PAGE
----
Who is who?

We have a mixture of cattle breeds on the farm. We started with Fred, our Scottish Highland bull, and Kyle, our Holstein steer. Fred was almost a year old when he came to the farm. When we went to meet Fred we saw Kyle. He was a tiny calf that had just been weaned from his mom, likely a diary cow where they typically don’t keep the bull calves on the farm. He was so small, and timid. We knew we couldn’t leave without him.

Fred was already used to people, loved being brushed and getting scratches under his neck. Kyle took some warming up. But after a few weeks he learned that we were not going to harm him and would only love him. Now he’s almost as snuggly and friendly as Fred.

Fred loves attention and pets, you will likely find him in the shade during the day but at dawn & dusk or on rainy days he is out & about. You can find combs for Fred along the fence line. He loves being brushed and getting his neck scratched.

Fred – Scottish Highland Bull
Kyle – Holstein Steer

In our cow pasture you will also find three Black Angus grazing with Fred & Kyle. The Angus cattle at our farm are a beef share with our friend at Flower Town Charm Farm in Summerville. When they ran into a problem over their leased pasture and needed a place to raise their angus we offered to help. Patty, a two year old cow, and her baby, Meatball, were the first to arrive. They fit right in with the others and made themselves at home. And in early 2024, we added Delilah, a heifer, who spent her first years of life being raised with goats after her mama cow died. When you visit the farm you will know Patty because she is the boss and the talkative one, while Delilah is more friendly but reserved.

Patty – Black Angus Cow
Meatball – Angus/Wagyu Steer
Delilah – Black Angus Heifer

What do the cows eat?

Our cows eat a diet of hay and grass. We have hay delivered in large round bales from local hay farmers. The hay bales are a mixture of southern grasses that have dried and make it easier to store and last through dry, brown seasons like winter. During the winter, our 5 cows will eat an entire 600lbs hay bale in about 5-6 days. In the summer, they spend more time browsing leaves, weeds and grasses and can make a hay bale last up to a month.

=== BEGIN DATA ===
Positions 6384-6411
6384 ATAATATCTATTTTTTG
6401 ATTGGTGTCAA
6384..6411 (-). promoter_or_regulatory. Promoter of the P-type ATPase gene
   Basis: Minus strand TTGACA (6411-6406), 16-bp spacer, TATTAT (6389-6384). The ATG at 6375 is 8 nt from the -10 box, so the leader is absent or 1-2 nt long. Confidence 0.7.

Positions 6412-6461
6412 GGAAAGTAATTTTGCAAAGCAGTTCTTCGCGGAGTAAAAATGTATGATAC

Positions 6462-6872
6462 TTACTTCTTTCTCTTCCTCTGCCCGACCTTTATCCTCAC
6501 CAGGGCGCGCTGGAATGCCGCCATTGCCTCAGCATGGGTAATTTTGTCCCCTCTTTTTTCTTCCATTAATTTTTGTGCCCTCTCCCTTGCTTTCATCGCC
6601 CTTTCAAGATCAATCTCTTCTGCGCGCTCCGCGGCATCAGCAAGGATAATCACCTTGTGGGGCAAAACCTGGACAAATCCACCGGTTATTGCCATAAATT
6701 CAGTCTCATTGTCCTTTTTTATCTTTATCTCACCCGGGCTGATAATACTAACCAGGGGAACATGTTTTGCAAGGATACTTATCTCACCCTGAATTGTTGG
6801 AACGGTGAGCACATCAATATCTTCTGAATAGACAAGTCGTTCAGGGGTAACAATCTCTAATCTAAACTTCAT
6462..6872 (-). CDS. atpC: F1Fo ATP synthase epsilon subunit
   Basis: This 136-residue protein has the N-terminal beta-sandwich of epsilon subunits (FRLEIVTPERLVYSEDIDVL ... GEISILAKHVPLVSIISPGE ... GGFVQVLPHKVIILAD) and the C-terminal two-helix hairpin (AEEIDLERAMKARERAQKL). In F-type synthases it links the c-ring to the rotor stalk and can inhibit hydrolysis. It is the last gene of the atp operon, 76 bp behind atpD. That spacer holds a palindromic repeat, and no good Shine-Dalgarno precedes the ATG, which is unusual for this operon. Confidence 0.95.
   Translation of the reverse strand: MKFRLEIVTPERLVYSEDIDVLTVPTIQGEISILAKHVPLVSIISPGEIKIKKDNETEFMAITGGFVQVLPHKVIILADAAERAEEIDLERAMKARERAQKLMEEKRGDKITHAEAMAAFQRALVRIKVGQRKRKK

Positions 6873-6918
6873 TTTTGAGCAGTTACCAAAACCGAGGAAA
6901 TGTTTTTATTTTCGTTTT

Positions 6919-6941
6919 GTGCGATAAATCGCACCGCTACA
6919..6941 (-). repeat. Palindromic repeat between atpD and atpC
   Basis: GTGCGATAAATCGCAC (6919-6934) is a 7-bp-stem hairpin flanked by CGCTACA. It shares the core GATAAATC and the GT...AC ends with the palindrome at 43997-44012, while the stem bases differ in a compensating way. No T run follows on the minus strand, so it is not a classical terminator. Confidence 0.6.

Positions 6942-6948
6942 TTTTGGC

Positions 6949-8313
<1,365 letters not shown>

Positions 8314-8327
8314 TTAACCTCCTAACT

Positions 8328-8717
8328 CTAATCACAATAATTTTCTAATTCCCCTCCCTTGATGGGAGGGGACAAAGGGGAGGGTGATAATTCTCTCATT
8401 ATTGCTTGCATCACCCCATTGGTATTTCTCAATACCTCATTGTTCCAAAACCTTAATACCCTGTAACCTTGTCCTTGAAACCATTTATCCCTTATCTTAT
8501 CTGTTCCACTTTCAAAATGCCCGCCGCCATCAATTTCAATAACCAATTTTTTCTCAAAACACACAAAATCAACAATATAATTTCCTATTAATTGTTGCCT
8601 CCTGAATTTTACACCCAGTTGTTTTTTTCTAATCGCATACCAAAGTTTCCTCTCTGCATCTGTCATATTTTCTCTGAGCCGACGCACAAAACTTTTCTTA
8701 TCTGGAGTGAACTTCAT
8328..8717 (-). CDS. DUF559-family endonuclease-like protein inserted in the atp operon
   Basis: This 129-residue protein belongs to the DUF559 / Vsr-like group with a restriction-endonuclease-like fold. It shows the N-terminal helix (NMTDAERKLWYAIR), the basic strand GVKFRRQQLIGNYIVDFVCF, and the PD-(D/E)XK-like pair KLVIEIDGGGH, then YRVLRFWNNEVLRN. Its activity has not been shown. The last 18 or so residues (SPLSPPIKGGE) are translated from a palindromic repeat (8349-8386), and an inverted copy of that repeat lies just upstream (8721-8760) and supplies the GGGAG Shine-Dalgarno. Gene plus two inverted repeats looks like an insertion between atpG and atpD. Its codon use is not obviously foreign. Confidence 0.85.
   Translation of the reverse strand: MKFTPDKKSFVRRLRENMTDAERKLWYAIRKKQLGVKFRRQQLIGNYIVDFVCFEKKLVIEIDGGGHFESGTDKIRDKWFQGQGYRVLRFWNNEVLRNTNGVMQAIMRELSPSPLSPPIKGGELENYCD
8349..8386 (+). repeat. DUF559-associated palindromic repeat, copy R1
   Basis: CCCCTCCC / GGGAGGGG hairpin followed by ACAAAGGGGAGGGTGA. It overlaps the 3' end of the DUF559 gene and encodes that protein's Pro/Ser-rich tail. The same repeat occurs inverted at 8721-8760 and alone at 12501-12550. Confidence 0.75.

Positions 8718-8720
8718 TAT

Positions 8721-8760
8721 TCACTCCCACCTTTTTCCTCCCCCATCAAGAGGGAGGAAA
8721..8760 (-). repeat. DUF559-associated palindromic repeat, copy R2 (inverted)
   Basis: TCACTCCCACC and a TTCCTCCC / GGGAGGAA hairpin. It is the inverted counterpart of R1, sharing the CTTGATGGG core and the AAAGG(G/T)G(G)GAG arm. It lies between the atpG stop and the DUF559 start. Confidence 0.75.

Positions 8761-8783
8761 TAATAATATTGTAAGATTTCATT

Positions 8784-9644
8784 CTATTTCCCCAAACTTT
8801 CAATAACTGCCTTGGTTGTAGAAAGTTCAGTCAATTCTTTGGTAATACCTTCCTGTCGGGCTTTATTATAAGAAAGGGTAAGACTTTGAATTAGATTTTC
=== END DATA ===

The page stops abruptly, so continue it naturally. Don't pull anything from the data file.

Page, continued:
Grass-fed vs Grain-fed?

There is a lot of discussion around grass fed beef, also a lot of misconception and confusion from the marketing on the end consumer beef products. Our cows are grass-fed because they have 24/7 pasture time with hay year round. We will occasionally give them alfalfa pellets but we do not feed our cows grain pellets or corn. Instead we choose to give them free access to pasture and hay. We do plant oats in the fall and the cows graze on the oats but they are eating the leaves and stems of the plants before it bolts to produce the oat grain. I am not anti grain feeding cows. We made the choice for several reasons;

First, grain feed is expensive. Our 5 cows would go through several bags of a feed every week if we fed grain. They also become more dependent on ‘feeding times’ instead of just grazing and eating on their own time. This makes for loud cows that yell and moo a lot to make sure you come feed them.

Cows are big and scary when they are running towards you with a bucket of feed. When Fred first came to us he was being fed grains and we had to wean him off of the habit. When I would go in to feed him he was so excited he would jump in the air and charge towards me! It was very intimidating to have a large cow with horns running towards you. So we worked to get him transitioned over to grass & hay.

Grain is typically used in beef farming to fatten and bulk up the cows faster before processing. We don’t need to rush our cows to market so we can let them eat and gain weight at a natural pace through grass & hay.

Are the cows raised for beef?

Our angus cows are beef cows. Pattie & Delilah are breeding mamas, meaning each year we will rotate breeding one of the girls to produce a calf that will be raised for beef. Meatball, Patties baby, is our first beef steer. He is 75% black angus, 25% wagyu.

If you are interested in purchasing beef from the farm please let us know. We have a list of interested families and as we get closer to processing can offer options to you.

Did you know?

Cows can poop up to 150lbs of manure EVERY DAY! That a lot crap! The benefits of cow manure are helpful on the property though. Each week we spread the manure in the pasture in order to break up the piles and let it dry out. This process stops the fly larvae from developing and also lets the manure dry up to break down into soil fertilizer faster.

A ‘Cow’ is a female that has already had a calf. A ‘Heifer’ is a young female that has never calved before. A ‘Bull’ is an intact male and a ‘Steer’ is a castrated male. Female cows make great companions and steers can also be in the the females without any issue. But multiple bulls do not play well together. You can really only have 1 bull in with the cows to keep the peace. That is why Fred is the only intact male we have at the farm.